Based on these cases, we argue that convergence security marks the blurring of the distinction between traditional producers and consumers of the immaterial commodity of security. We argue that convergence security represents a new site of legal and political struggle over the meanings of security, surveillance, and legitimated state actions. Where Hardt and Negri see a stark distinction between biopower – associated with the state – and biopolitical production – associated with “the multitude” – we see convergence security as a commodity produced in the uncertain, contradictory space between biopower and biopolitical production. We argue that this contradictory space is increasingly located on the Internet, and that cyber-surveillance has emerged as a key form of labor in the regime of ubiquitous surveillance that is at the heart of the production of security. Thus, this paper examines multiple forms cyber-surveillance and the security commodities that they produce.
Finally, I’ve just completed a Working Paper for the Mercatus Center at George Mason University that is titled “Beyond Cyber-Doom: Cyberattack Scenarios and the Evidence of History.” The abstract for that paper:
This paper examines the cyber-doom scenarios upon which so much of contemporary, U.S. cybersecurity discourse has relied. It seeks to: 1) place cyber-doom scenarios into a larger historical context; 2) assess how realistic cyber-doom scenarios are; and 3) draw out the policy implications of relying upon such tales, as well as alternative principles for the formulation of cybersecurity policy. To address these issues, this paper draws from research in the history of technology, military history, and disaster sociology. This paper argues that 1) cyber-doom scenarios are the latest manifestation of long-standing fears about “technology-out-of-control” in Western societies; 2) tales of infrastructural collapse leading to social and/or civilizational collapse are not supported by the current body of empirical research on the subject; and 3) the constant drumbeat of cyber-doom scenarios encourages the adoption of counter-productive policies focused on control, militarization, and centralization. This paper argues that cybersecurity policy should be 1) based on more realistic understandings of what is possible that are informed by empirical research rather than hypothetical scenarios and 2) guided by principles of resilience, decentralization, and self-organization.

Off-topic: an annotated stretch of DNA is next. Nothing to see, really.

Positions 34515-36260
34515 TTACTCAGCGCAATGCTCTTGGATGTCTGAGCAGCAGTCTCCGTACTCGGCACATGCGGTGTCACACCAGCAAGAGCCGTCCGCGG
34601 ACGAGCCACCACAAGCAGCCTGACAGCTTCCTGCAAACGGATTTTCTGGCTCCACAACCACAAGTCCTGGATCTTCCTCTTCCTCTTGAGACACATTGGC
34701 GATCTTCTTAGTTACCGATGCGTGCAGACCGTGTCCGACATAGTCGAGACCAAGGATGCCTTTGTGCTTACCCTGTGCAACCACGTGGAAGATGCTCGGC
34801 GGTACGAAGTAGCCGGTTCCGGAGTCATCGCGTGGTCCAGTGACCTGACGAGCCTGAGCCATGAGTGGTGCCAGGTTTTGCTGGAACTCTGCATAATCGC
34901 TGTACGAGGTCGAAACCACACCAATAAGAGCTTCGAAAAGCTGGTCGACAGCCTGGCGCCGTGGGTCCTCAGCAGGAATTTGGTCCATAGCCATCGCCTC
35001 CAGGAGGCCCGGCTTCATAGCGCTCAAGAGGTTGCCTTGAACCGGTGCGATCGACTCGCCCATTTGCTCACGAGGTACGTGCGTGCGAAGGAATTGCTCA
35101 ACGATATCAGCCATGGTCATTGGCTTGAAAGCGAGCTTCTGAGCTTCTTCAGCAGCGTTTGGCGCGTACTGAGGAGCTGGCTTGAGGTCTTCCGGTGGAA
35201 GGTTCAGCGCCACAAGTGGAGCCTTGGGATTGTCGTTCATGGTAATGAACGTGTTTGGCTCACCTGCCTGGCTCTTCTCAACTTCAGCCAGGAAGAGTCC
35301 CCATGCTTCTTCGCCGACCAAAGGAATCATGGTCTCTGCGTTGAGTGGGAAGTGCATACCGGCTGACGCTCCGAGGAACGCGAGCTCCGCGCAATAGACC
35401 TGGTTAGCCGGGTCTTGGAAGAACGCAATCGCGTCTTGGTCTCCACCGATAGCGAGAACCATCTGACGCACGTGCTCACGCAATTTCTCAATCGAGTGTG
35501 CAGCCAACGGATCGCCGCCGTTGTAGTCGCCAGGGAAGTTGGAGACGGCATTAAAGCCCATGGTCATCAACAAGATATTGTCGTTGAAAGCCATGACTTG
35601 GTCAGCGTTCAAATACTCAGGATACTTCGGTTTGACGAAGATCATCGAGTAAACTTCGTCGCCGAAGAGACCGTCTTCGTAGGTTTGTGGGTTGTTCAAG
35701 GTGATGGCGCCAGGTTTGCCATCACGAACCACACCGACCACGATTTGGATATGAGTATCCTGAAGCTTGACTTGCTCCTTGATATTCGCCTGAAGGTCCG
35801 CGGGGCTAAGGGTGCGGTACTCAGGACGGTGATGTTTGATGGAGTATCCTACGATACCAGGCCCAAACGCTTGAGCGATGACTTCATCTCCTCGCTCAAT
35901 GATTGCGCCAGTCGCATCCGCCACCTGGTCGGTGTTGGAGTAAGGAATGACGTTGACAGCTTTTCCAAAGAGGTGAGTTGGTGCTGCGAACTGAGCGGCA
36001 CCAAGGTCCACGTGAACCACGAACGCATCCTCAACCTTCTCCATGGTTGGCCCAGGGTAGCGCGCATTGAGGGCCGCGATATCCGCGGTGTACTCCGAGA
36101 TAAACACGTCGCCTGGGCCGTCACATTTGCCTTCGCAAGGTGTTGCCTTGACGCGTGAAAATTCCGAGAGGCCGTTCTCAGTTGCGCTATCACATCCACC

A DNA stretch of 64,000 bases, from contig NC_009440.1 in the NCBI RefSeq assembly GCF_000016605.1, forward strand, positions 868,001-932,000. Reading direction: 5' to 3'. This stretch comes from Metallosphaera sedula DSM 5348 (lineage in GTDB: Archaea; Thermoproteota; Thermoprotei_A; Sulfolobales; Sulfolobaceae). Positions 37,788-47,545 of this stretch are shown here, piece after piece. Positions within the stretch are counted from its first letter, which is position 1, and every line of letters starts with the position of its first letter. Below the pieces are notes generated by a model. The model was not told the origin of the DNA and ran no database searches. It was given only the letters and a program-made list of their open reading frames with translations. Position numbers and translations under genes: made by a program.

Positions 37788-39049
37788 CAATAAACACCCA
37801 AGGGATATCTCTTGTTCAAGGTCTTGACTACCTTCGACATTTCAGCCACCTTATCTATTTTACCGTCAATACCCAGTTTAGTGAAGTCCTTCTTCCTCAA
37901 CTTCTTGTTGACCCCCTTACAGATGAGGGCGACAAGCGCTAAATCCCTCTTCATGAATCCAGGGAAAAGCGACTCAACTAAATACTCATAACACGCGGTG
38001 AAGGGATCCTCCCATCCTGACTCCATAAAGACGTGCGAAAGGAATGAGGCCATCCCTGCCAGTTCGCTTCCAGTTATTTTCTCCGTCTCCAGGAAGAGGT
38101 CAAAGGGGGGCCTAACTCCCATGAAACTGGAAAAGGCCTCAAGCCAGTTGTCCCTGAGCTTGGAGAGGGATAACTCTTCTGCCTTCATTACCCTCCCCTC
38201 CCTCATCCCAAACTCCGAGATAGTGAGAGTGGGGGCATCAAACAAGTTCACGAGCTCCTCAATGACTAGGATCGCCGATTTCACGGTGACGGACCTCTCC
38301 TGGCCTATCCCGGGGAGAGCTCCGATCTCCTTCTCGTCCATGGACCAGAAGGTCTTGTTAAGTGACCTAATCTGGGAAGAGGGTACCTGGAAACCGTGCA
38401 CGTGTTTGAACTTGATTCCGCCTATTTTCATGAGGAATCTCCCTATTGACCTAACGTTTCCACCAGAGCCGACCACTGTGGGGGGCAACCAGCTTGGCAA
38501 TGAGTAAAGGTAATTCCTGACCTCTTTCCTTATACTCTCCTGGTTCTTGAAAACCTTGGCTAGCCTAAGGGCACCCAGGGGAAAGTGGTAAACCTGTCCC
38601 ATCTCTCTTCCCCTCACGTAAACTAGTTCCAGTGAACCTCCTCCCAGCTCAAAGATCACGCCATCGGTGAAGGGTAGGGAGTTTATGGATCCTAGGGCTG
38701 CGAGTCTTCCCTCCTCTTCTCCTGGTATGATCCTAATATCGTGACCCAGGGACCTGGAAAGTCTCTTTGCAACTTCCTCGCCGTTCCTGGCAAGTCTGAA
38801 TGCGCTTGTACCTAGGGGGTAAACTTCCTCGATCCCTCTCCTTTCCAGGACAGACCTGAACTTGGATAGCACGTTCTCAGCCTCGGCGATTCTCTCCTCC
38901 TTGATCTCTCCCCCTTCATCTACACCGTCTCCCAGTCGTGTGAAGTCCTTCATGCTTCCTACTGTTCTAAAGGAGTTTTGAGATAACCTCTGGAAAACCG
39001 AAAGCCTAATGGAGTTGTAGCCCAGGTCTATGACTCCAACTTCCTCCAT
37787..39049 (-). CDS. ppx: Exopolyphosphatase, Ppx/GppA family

The paper should be available on the Mercatus Center website some time early in 2011.
So that’s it. It’s been a hectic but productive semester. It’s all winding to a close at the end of this coming week. And after a couple weeks of R&R I’ll be back at it. Perhaps one of my New Year’s resolutions should be to provide more substantial posts on the blog and on a more regular basis to avoid these kinds of massive, once-a-semester updates!